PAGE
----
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Alexander, Daniel Asher | Argand, Amis |

Alexander, Daniel Asher   (1768-1846)

He succeeded Samuel Wyatt as the consultant engineer for Trinity House around 1807. His contribution to lighthouse design is South Stack (1809), the Inner Farne also Heligoland (1811), Hurst (1812). Other lighthouses included the nine sided masonry Harwich high light and its low light, plus the first circular granite composition Lundy tower, between (1818 & 1822). The Lundy lighthouse was unusual when compared to other towers, because of its cavity wall construction.



Argand, Amis (Life span unknown)

Swiss inventor. 18th century.
In his Genevan residence Amis Argand experimented with various oils and wicks, with the intention of finding a means to increase the brilliance of the light source.

A letter written by his brother around 1784 stated: 'My brother had long been vainly trying to bring his lamp to bear. A broken off neck of flask (carafe) was lying on the chimney piece. I happened to reach over the table and place it over the circular flame of the lamp. Immediately it rose in brilliancy. My brother started from his seat in ecstasy, rushed upon me with a transport of joy and embraced me with rapture.'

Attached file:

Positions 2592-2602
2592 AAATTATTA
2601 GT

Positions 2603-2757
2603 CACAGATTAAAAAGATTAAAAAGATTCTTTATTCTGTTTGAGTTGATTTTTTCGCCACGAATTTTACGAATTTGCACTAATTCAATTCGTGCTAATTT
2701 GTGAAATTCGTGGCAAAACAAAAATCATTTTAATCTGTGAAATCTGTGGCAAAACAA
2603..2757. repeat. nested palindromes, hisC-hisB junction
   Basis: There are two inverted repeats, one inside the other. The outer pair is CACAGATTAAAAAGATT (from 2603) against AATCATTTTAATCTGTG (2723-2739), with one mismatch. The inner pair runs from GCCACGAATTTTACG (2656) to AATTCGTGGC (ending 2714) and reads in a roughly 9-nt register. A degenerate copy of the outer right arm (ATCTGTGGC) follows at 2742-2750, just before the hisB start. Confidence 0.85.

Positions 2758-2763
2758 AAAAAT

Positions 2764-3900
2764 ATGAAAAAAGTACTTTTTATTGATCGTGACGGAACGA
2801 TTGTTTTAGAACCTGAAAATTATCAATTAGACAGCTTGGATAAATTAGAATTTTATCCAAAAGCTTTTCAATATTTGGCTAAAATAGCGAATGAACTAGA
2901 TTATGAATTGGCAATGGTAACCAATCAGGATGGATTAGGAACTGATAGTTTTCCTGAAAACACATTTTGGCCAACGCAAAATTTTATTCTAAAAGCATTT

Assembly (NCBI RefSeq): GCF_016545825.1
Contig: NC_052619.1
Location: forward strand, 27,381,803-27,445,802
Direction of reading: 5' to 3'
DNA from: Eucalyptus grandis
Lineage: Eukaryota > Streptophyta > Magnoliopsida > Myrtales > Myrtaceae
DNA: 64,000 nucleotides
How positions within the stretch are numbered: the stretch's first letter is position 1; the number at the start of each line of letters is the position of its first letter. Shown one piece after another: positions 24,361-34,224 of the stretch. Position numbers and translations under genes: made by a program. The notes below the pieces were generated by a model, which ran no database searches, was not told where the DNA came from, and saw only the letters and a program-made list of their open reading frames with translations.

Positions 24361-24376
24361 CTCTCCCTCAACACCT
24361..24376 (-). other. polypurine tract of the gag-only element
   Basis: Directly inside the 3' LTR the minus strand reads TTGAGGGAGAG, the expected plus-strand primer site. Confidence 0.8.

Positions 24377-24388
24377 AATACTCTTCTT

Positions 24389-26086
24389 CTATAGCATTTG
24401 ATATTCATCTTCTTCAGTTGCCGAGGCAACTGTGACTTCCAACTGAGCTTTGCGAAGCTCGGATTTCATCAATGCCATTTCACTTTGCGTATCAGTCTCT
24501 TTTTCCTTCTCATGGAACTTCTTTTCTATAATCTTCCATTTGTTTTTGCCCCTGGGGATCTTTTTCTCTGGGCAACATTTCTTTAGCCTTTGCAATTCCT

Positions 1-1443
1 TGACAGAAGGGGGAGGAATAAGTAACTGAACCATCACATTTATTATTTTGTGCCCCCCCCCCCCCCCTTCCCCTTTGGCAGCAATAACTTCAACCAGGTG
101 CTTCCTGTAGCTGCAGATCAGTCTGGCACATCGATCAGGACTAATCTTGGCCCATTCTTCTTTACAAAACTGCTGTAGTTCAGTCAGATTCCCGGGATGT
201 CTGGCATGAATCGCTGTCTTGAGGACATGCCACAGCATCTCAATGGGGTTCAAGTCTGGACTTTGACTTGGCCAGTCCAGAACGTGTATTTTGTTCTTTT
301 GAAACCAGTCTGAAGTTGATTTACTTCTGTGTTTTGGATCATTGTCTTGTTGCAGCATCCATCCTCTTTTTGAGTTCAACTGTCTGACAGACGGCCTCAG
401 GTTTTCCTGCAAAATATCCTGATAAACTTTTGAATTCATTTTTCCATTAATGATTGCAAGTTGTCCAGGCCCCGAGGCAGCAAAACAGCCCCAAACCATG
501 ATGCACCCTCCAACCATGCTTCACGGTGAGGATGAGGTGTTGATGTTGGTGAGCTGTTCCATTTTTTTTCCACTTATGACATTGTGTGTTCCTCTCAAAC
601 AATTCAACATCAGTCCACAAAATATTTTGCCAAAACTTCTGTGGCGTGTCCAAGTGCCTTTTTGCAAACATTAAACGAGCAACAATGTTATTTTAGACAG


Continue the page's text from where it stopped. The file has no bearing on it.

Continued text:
This discovery (although attributed to Amis Argand and not his brother) utilized the heat inside the glass funnel. As the heat rose it drew concentrated oxygen through the base of the circular wick. In turn this produced a very bright and enclosed light.

When the Argand lamp was first put to a practical use, it was mainly for domestic purposes. These lamps became one of the most used means of lighting around the World, especially with the adaptions made for use in the saloon bars of the Wild West.

Although the Argand lamp was considered for use in lighthouses, its employment was delayed until the various Lighthouse Authorities could obtain suitable heat resistant glass funnels for the larger versions of this light source.